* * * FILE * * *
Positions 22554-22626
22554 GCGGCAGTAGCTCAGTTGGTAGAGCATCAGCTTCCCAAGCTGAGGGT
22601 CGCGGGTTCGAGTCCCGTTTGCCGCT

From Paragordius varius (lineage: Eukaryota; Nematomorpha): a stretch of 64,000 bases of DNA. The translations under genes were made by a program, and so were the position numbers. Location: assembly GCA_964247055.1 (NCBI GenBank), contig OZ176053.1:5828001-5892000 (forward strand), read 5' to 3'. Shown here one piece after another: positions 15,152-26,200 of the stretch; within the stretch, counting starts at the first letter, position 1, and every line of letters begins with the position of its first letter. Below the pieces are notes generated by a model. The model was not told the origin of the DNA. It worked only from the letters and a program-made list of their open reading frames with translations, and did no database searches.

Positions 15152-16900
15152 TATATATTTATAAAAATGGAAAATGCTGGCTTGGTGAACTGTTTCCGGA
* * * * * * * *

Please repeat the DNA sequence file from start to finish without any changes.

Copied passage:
Positions 22554-22626
22554 GCGGCAGTAGCTCAGTTGGTAGAGCATCAGCTTCCCAAGCTGAGGGT
22601 CGCGGGTTCGAGTCCCGTTTGCCGCT

From Paragordius varius (lineage: Eukaryota; Nematomorpha): a stretch of 64,000 bases of DNA. The translations under genes were made by a program, and so were the position numbers. Location: assembly GCA_964247055.1 (NCBI GenBank), contig OZ176053.1:5828001-5892000 (forward strand), read 5' to 3'. Shown here one piece after another: positions 15,152-26,200 of the stretch; within the stretch, counting starts at the first letter, position 1, and every line of letters begins with the position of its first letter. Below the pieces are notes generated by a model. The model was not told the origin of the DNA. It worked only from the letters and a program-made list of their open reading frames with translations, and did no database searches.

Positions 15152-16900
15152 TATATATTTATAAAAATGGAAAATGCTGGCTTGGTGAACTGTTTCCGGA